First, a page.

The Collison Newsletter January 2016





Vertigo is a sensation of spinning, a type of dizzy spell. You might feel like you are spinning or that the world around you is spinning.


Vertigo is derived from the Latin word verto, which means "a whirling or spinning movement".

Dizziness, Feeling Dizzy 

Dizziness affects approximately 20%-40% of people at some point in time while about 7.5%-10% have vertigo. About 5% have vertigo in a given year. It becomes more common with increasing age and affects women two to three times more often than men. Vertigo accounts for about 2-3% of emergency department visits in the developed world.



The most common diseases that result in vertigo are

Benign paroxysmal positional vertigo (BPPV)

Ménière’s disease

Labyrinthitis or vestibular neuritis

Vestibular migraine.


Less common causes include


Brain tumours

Brain injury

Multiple sclerosis.


Physiologic vertigo may occur following being exposed to motion for a prolonged period such as when on a ship, or simply following spinning with the eyes closed.


Persistent onset vertigo is characterised by symptoms lasting for longer than one day and is caused by degenerative changes that affect balance as people age. Naturally, the nerve conduction slows with ageing and a decreased vibratory sensation is common. Persistent onset is commonly paired with central vertigo signs and symptoms.


Other causes may include toxin exposures such as

Carbon monoxide




Vertigo is a problem in a part of the vestibular system. The inner ear is composed of the semicircular canals, the vestibule (utricle and saccule), and the vestibular nerve. The inner ear sends signals to the brain about head and body movements relative to gravity. It helps you keep your balance.


Concerning the most common diseases that result in vertigo:

  • Benign paroxysmal positional vertigo (BPPV)

Benign paroxysmal positional vertigo is more likely in someone who gets repeated episodes of vertigo with movement, and is otherwise normal between these episodes. It is the most common process of vertigo.


The episodes of vertigo should last less than one minute. The Dix-Hallpike test typically produces a period of rapid eye movements known as nystagmus in this condition. Calcium particles (canaliths) clump up in canals of the inner ear. When loose calcium carbonate debris brakes off from the otoconial membrane and enters the semicircular canals it creates the sensation of motion.


BPPV can occur for no known reason and may be associated with increasing age.

  • Ménière’s disease

Ménière’s disease is an inner ear disorder of unknown origin, but is thought to be caused by a build-up of endolymphatic fluid and change in pressure in the inner ear (endolymphatic hydrops). Ménière’s disease can cause episodes of vertigo. It frequently presents with recurrent, spontaneous attacks of severe vertigo and there is often ringing in the ears (tinnitus) and hearing loss. The attacks of vertigo last more than twenty minutes. There is also a feeling of fullness in the ear, severe nausea and vomiting. As the disease worsens, hearing loss will progress.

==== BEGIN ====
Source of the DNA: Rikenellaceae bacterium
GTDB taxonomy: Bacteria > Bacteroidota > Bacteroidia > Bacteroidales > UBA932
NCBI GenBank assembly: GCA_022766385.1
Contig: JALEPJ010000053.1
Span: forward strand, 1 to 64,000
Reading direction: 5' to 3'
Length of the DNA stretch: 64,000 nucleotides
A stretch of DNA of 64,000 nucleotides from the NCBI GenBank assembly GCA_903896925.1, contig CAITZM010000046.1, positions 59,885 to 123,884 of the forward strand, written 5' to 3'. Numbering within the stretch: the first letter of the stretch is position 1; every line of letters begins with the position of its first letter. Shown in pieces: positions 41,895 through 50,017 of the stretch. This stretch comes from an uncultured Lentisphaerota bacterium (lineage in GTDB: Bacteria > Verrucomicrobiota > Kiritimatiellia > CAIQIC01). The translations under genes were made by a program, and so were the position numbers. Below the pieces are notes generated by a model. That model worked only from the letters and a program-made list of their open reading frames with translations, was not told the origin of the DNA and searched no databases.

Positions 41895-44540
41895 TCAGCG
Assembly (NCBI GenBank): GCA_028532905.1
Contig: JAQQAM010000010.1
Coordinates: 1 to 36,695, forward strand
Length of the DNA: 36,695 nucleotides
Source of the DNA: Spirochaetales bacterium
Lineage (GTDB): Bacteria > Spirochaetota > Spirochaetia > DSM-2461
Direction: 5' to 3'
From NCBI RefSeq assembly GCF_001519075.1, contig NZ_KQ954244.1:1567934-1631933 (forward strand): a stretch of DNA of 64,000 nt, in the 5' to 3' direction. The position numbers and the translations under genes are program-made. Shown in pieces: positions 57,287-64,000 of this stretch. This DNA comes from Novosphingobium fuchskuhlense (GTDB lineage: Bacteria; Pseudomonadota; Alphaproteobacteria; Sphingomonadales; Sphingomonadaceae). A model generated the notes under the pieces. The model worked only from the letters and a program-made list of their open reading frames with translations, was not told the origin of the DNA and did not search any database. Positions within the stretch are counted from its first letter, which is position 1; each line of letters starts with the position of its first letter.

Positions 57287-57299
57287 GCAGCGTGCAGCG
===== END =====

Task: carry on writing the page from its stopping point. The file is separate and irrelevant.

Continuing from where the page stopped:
• Labyrinthitis or vestibular neuritis

In labyrinthitis, or vestibular neuritis, the onset of vertigo is sudden, presenting as severe vertigo with associated nausea, vomiting, and generalised imbalance. The nystagmus occurs without movement. In this condition vertigo can last for days. Other, more severe causes should also be considered, especially if other problems such as weakness, headache, double vision, or numbness occur.


This is an inner ear problem usually related to infection (generally viral). The infection causes inflammation in the inner ear around nerves that are important for helping body sense balance.

  • Vestibular migraine

Vestibular migraine is the association of vertigo and migraines and is one of the most common causes of recurrent, spontaneous episodes of vertigo. The cause is unclear, but it is suggested that the stimulation of the trigeminal nerve leads to nystagmus in individuals suffering from migraines. It is estimated that vestibular migraines affect 1-3% of the general population and may affect 10% of migraine patients. They are more common in women and rare after the sixth decade of life.



Vertigo is often triggered by a change in the position of your head.


People with vertigo typically describe it as feeling like they are





Pulled to one direction.


Other symptoms that may accompany vertigo include

Feeling nauseated

Abnormal or jerking eye movements (nystagmus)



Ringing in the ears or hearing loss.


Motion sickness is one of the most prominent symptoms of vertigo. It develops most often in persons with inner ear problems. The feeling of dizziness and light-headedness is often accompanied by nystagmus (an involuntary movement of the eye, where the eyes oscillate from side to side, slowly in one direction and rapidly in the other).


Symptoms can last a few minutes to a few hours or more and may come and go.


Persistent onset vertigo is characterised by symptoms lasting for longer than one day.



Vertigo is classified into either peripheral or central depending on the location of the dysfunction of the vestibular pathway, although it can also be caused by psychological factors.

  • Peripheral Vertigo